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\begin{figure}\begin{center}\BoxedEPSF{Ghosts.epsf scaled 600}\end{center}\end{figure}

If the sampling of an interferogram is modulated at a definite frequency instead of being uniformly sampled, spurious spectral features called ``ghosts'' are produced (Brault 1985). Periodic ruling or sampling errors introduce a modulation superposed on top of the expected fringe pattern due to uniform stage translation. Because modulation is a multiplicative process, spurious features are generated in spectral space at the sum and difference of the true fringe and ghost fringe frequencies, thus throwing power out of its spectral band.

Ghosts are copies of the actual spectrum, but appear at reduced strength. The above shows the power spectrum for a pure sinusoidal signal sampled by translating a Fourier transform spectrometer mirror at constant speed. The small blips on either side of the main peaks are ghosts.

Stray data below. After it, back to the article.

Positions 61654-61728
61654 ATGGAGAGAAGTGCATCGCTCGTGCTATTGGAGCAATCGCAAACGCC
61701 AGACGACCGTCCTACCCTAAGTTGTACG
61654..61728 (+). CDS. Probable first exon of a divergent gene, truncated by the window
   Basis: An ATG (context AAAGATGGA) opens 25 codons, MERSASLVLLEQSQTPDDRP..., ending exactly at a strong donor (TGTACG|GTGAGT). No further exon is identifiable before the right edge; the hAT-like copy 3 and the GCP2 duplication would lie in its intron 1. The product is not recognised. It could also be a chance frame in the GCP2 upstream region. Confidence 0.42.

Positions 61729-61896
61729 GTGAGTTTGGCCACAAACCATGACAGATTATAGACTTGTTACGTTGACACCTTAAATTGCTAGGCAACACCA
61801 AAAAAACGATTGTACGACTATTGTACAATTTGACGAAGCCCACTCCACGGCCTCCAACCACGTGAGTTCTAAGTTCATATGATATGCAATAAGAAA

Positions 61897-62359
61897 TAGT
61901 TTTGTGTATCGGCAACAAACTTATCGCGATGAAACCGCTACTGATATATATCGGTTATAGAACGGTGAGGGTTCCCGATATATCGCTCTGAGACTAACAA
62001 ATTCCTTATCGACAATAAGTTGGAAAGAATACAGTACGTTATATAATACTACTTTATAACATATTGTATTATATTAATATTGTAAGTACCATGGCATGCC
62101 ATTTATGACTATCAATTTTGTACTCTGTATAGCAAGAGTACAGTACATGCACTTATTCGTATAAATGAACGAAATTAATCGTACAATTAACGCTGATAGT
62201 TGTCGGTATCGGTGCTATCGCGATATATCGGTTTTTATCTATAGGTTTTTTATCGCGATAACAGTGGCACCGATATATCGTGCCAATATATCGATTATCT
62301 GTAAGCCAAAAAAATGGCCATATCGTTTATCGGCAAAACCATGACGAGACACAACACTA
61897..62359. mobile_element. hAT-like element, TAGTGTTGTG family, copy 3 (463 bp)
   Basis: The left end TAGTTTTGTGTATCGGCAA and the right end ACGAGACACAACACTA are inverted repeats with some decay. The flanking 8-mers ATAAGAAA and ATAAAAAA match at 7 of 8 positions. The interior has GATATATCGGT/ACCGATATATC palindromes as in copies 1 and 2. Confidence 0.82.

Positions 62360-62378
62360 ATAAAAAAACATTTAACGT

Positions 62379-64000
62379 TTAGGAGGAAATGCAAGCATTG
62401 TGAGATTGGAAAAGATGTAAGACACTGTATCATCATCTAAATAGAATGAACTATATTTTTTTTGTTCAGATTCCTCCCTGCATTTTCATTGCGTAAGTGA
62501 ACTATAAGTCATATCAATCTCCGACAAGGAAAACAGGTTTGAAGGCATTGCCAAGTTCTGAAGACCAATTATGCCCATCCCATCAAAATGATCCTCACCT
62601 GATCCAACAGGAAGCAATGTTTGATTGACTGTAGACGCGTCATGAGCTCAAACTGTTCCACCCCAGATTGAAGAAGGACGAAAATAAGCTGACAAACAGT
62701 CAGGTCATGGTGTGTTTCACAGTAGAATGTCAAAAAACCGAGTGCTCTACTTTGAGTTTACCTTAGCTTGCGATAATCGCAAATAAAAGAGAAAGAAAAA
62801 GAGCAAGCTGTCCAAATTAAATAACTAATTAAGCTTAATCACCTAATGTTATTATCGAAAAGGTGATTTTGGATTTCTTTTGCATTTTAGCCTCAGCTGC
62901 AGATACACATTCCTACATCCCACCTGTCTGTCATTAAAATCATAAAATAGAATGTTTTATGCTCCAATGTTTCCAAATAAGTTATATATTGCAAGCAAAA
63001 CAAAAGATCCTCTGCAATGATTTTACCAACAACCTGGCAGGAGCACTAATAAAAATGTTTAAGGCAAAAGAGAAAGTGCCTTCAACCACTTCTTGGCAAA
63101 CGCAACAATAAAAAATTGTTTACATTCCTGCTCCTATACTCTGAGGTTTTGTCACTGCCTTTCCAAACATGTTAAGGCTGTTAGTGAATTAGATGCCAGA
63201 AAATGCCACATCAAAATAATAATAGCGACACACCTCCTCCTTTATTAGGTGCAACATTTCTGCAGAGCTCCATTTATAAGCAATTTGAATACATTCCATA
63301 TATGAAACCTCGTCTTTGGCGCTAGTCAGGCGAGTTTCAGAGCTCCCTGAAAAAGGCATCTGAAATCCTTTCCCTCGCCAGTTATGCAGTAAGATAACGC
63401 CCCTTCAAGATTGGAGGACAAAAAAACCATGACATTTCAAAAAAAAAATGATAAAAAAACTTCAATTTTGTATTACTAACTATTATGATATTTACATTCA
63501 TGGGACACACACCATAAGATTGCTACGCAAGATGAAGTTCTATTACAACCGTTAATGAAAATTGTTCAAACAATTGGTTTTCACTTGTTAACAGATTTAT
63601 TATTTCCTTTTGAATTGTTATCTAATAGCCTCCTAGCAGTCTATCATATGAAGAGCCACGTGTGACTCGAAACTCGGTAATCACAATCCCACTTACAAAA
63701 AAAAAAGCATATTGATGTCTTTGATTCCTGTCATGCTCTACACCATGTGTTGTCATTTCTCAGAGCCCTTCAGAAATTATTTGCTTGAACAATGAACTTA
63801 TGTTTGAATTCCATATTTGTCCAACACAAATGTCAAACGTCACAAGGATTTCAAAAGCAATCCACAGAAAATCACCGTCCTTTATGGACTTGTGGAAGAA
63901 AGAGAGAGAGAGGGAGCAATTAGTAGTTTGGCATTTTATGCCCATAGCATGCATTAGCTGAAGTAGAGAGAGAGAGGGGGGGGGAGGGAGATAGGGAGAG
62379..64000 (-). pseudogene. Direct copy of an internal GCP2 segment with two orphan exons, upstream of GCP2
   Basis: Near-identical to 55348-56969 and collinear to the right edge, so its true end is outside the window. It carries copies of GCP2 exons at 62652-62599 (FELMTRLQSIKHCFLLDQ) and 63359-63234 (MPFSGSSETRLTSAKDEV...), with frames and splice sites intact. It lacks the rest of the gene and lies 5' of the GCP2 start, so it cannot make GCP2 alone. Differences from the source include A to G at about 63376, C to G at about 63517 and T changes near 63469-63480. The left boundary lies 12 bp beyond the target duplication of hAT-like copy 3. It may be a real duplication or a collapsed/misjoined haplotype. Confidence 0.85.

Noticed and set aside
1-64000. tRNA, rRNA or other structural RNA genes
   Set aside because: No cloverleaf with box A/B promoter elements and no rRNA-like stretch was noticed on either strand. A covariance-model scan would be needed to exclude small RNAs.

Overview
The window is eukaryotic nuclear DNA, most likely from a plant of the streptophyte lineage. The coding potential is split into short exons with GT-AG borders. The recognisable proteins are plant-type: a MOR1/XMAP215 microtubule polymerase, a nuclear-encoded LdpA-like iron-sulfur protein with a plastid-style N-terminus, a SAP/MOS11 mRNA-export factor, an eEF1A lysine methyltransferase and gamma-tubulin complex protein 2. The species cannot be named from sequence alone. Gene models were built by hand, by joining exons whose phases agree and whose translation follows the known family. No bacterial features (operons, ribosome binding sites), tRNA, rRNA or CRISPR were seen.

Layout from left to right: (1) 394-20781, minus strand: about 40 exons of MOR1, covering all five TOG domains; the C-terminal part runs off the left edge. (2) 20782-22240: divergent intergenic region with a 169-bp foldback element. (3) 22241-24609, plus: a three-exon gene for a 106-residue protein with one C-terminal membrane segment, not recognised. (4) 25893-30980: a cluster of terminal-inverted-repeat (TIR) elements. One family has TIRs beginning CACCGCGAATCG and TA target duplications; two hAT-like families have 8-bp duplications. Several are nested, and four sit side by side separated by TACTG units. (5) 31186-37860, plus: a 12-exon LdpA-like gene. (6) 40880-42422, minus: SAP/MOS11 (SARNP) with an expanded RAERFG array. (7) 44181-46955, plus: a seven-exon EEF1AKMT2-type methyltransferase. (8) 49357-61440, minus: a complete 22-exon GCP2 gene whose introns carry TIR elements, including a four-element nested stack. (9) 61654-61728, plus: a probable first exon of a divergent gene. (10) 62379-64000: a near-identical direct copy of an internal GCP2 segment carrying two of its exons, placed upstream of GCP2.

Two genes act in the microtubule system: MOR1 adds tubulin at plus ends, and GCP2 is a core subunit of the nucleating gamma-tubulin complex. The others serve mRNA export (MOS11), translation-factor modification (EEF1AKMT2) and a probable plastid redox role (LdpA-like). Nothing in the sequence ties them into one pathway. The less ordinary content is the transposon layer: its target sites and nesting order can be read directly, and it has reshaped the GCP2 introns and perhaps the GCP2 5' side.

In order for a ghost to appear, the process producing it must exist for most of the interferogram. However, if the ruling errors are not truly sinusoidal but vary across the length of the screw, a longer travel path can reduce their effect.

See also Jitter


Brault, J. W. ``Fourier Transform Spectroscopy.'' In High Resolution in Astronomy: 15th Advanced Course of the Swiss Society of Astronomy and Astrophysics (Ed. A. Benz, M. Huber, and M. Mayor). Geneva Observatory, Sauverny, Switzerland, 1985.

© 1996-9 Eric W. Weisstein